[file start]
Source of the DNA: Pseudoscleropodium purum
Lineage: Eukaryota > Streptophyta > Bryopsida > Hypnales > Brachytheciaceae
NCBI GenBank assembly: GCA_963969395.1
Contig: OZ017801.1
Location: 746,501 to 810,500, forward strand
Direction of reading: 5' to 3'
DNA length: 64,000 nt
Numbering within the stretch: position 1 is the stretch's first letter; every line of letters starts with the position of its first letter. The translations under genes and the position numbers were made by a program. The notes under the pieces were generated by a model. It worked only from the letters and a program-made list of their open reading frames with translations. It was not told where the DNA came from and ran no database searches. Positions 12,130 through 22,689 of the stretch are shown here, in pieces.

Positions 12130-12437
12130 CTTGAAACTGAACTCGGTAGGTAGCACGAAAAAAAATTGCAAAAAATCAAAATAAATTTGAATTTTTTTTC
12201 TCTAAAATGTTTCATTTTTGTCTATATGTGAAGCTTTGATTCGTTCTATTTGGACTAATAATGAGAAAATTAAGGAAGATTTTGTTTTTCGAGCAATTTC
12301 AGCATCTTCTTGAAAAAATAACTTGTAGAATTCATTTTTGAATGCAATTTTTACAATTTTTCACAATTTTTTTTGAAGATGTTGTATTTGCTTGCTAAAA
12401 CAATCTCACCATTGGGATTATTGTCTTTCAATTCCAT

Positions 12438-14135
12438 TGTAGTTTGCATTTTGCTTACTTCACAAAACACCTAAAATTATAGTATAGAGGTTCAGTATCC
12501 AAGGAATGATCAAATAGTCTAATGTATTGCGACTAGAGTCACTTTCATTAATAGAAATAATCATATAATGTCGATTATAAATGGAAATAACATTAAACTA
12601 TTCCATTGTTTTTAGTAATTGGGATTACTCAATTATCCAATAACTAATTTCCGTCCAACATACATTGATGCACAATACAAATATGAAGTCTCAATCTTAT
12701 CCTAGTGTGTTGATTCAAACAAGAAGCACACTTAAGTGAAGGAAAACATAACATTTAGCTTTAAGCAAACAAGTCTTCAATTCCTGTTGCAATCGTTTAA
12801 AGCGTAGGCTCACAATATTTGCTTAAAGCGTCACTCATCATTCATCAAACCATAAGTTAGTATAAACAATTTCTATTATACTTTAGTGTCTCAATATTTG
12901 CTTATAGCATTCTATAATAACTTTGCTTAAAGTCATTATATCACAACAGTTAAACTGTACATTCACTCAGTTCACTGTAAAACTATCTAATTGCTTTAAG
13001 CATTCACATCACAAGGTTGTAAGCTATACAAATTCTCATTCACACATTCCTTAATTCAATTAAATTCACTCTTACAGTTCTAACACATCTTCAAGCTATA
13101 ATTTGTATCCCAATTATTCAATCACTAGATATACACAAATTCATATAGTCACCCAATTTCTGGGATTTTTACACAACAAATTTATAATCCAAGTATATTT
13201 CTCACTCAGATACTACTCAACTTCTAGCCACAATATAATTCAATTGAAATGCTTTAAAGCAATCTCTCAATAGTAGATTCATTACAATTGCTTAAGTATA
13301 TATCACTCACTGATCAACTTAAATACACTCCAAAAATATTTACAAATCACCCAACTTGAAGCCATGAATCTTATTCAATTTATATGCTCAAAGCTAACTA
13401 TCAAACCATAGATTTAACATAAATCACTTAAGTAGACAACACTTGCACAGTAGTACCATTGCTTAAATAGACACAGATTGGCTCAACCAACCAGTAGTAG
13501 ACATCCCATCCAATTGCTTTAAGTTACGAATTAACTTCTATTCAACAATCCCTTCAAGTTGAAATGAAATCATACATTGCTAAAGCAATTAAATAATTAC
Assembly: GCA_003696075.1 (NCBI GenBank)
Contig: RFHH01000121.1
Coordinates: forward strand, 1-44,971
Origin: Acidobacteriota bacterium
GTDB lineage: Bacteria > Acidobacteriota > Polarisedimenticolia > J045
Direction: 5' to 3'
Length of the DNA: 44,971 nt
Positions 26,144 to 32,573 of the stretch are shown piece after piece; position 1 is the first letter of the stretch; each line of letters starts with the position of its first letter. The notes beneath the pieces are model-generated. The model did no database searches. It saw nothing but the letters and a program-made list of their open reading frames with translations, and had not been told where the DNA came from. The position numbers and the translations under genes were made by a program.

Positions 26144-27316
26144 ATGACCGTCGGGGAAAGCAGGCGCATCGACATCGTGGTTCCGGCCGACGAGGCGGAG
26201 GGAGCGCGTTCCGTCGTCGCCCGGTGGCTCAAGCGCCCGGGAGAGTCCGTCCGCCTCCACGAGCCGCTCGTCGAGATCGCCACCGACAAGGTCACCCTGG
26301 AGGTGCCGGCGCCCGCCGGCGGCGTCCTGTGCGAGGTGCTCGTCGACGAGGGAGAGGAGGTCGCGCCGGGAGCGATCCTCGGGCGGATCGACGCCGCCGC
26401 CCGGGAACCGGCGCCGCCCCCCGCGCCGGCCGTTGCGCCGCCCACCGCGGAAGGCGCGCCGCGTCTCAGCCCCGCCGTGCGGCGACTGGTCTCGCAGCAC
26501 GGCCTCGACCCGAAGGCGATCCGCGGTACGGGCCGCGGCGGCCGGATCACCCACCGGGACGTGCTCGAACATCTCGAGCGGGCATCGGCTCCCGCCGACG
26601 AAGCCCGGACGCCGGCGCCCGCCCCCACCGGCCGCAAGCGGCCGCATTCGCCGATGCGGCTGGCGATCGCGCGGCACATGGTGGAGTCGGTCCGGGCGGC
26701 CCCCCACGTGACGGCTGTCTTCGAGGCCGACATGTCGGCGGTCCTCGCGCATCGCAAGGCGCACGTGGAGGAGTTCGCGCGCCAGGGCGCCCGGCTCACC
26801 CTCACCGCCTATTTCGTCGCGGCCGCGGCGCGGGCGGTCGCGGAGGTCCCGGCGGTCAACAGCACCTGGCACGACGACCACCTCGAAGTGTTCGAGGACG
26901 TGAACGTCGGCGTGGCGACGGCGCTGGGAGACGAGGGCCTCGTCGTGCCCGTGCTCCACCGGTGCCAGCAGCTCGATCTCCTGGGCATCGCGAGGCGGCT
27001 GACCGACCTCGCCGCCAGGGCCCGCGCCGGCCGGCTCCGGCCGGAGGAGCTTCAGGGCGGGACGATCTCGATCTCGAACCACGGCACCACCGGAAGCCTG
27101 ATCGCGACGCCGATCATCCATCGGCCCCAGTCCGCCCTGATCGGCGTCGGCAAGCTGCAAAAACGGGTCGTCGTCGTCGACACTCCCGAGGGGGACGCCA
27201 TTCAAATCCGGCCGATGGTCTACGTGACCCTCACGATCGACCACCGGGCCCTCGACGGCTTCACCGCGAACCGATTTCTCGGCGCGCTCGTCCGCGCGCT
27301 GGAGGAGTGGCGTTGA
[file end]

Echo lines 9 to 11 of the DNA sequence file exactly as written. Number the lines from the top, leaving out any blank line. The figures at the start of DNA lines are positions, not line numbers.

Positions 12130-12437
12130 CTTGAAACTGAACTCGGTAGGTAGCACGAAAAAAAATTGCAAAAAATCAAAATAAATTTGAATTTTTTTTC
12201 TCTAAAATGTTTCATTTTTGTCTATATGTGAAGCTTTGATTCGTTCTATTTGGACTAATAATGAGAAAATTAAGGAAGATTTTGTTTTTCGAGCAATTTC